Don’t forget, one’s gait—style of walking—is unique. Isn’t it interesting that no one else walks exactly like another?  Years ago, one of our totally blind friends assured me of that. When I’d approach to shake his hand, before I said a word he’d say “Hello, Ruth.”  Amazed that he knew me before hearing my voice, I asked how he guessed who it was.  “I didn’t guess”, he said, “I recognize your walk.”

This blog covering the 60 percent body language admittedly barely scratches the surface.  Placing our body needs at the top of our priority list guarantees that we will be kind to our body and be good stewards of taking good care of them and teaching our children to do the same. Our bodies are precious and deserve to be treated with deep respect by healthy eating, adequate sleeping habits, drinking plenty of water, good grooming, regular exercise, avoidance of physical abuse and physical risks. (I sound like an overprotective parent, don’t I?).  I cannot end this blog without mentioning how important and also wise it is to listen to your body.  When your body is dead tired, let it rest. When something doesn’t feel normal, see a doctor. Our bodies faithfully send us easily understood messages for our own welfare. We        are fearfully and wonderfully made.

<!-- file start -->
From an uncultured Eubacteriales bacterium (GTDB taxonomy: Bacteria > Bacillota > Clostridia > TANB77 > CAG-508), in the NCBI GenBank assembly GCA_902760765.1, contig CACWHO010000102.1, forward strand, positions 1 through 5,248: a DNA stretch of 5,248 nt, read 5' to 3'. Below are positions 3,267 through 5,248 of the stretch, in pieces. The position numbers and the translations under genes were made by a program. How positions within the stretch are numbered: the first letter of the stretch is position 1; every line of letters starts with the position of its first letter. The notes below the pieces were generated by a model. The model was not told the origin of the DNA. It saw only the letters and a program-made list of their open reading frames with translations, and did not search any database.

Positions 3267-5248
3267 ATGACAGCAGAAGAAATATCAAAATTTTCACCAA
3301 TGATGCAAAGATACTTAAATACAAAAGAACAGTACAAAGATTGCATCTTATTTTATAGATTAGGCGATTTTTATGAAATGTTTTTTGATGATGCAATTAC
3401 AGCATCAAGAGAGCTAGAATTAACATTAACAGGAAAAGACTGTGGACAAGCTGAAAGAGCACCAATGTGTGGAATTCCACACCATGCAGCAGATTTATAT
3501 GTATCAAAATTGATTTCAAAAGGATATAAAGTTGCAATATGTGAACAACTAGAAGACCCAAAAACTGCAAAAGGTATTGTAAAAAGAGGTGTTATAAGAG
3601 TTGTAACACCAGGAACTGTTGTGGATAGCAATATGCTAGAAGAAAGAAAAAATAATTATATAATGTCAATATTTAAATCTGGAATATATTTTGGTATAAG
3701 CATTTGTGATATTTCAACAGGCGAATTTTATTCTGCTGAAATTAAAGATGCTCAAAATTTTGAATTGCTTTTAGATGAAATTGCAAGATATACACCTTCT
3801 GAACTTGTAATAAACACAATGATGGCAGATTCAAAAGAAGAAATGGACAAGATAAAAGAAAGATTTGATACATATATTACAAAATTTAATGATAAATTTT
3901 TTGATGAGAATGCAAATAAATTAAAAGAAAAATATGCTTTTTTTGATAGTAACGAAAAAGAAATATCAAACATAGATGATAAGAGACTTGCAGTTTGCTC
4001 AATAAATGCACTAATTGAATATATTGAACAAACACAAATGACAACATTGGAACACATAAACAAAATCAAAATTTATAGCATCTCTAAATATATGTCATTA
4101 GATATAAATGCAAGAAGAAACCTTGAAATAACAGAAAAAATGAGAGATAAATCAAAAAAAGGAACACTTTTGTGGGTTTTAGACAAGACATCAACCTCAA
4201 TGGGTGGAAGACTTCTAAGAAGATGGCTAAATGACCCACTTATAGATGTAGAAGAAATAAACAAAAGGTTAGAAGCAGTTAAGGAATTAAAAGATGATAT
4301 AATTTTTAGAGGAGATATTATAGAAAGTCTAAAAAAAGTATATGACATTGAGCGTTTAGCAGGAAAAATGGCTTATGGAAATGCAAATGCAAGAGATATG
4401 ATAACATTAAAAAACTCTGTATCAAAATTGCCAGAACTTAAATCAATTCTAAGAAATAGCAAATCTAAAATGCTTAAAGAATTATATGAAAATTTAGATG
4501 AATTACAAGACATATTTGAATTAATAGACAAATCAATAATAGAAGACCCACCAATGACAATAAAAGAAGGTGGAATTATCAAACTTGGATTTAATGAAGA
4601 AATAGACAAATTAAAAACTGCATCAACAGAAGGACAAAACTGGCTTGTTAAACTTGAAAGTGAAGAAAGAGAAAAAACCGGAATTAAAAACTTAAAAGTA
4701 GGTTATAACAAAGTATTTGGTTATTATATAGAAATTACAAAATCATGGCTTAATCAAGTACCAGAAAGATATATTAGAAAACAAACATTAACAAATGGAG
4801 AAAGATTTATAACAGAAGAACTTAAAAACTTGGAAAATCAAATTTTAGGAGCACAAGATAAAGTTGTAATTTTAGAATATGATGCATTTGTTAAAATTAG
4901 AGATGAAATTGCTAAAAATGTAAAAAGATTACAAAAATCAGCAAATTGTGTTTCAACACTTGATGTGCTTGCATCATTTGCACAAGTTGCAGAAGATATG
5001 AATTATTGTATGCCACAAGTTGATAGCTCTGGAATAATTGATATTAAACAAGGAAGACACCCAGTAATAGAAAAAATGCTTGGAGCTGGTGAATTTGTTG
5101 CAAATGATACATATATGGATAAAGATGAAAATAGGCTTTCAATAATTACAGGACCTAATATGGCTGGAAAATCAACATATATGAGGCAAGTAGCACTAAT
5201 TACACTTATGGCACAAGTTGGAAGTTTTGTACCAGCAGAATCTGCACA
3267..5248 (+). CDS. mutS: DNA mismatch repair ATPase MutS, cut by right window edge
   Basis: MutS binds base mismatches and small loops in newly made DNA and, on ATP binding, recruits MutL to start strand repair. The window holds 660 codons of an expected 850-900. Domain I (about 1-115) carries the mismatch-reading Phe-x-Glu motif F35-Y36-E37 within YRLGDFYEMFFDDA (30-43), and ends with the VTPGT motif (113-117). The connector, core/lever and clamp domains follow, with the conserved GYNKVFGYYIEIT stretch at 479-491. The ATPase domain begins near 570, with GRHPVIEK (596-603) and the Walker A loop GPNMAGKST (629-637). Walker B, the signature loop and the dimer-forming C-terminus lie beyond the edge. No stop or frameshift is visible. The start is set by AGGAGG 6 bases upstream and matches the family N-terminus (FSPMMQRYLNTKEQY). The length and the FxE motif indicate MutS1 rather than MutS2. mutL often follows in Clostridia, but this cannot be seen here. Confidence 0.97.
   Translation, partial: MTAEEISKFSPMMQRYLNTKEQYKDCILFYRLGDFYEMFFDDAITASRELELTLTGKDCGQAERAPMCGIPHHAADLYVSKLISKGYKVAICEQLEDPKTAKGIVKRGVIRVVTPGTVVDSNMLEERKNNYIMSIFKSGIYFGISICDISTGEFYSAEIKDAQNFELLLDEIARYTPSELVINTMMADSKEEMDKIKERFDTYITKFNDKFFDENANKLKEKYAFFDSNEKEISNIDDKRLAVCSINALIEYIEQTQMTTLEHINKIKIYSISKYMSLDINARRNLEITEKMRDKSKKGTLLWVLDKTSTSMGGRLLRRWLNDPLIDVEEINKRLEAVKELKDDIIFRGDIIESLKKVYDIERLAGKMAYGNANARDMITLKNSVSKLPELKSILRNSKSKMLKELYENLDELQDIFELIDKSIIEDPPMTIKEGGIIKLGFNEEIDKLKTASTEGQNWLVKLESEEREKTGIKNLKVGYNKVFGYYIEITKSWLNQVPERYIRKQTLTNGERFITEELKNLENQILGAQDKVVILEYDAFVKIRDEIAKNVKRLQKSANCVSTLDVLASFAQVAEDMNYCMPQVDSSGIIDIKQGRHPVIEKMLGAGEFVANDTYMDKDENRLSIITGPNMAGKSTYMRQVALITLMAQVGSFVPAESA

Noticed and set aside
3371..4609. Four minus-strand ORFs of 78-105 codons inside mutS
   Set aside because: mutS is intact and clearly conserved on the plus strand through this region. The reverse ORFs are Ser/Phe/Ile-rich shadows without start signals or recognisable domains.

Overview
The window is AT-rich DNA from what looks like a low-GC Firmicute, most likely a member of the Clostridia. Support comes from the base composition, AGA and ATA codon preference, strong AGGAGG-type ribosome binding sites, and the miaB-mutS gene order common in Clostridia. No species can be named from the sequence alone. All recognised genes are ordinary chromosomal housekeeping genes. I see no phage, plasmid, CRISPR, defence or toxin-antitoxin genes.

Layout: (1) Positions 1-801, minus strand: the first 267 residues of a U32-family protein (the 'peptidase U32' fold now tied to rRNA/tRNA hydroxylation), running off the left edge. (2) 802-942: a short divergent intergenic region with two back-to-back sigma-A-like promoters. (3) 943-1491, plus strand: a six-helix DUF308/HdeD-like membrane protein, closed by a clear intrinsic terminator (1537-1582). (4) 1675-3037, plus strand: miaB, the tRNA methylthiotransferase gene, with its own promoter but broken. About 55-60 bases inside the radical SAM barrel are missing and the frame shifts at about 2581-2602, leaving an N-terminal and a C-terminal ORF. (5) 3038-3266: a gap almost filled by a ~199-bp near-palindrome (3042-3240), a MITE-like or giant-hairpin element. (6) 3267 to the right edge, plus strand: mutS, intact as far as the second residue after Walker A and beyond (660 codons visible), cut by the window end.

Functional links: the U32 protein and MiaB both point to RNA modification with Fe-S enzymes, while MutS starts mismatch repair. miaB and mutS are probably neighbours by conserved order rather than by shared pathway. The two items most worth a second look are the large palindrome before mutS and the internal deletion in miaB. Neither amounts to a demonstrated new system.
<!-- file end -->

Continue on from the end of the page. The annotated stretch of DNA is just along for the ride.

19 Do you not know that your bodies are temples of the Holy Spirit, who is in you, whom you have received from God? You are not your own; 20 you were bought at a price. Therefore, honor God with your bodies. I Cor. 6:19-20 NIV

Your comments and questions are always appreciated.

Next week’s blog covers our unique 30 percent tonal contribution to words and actions adding color and vitality as tone includes various decibels of volume as it shifts between negative and/or positive outlooks.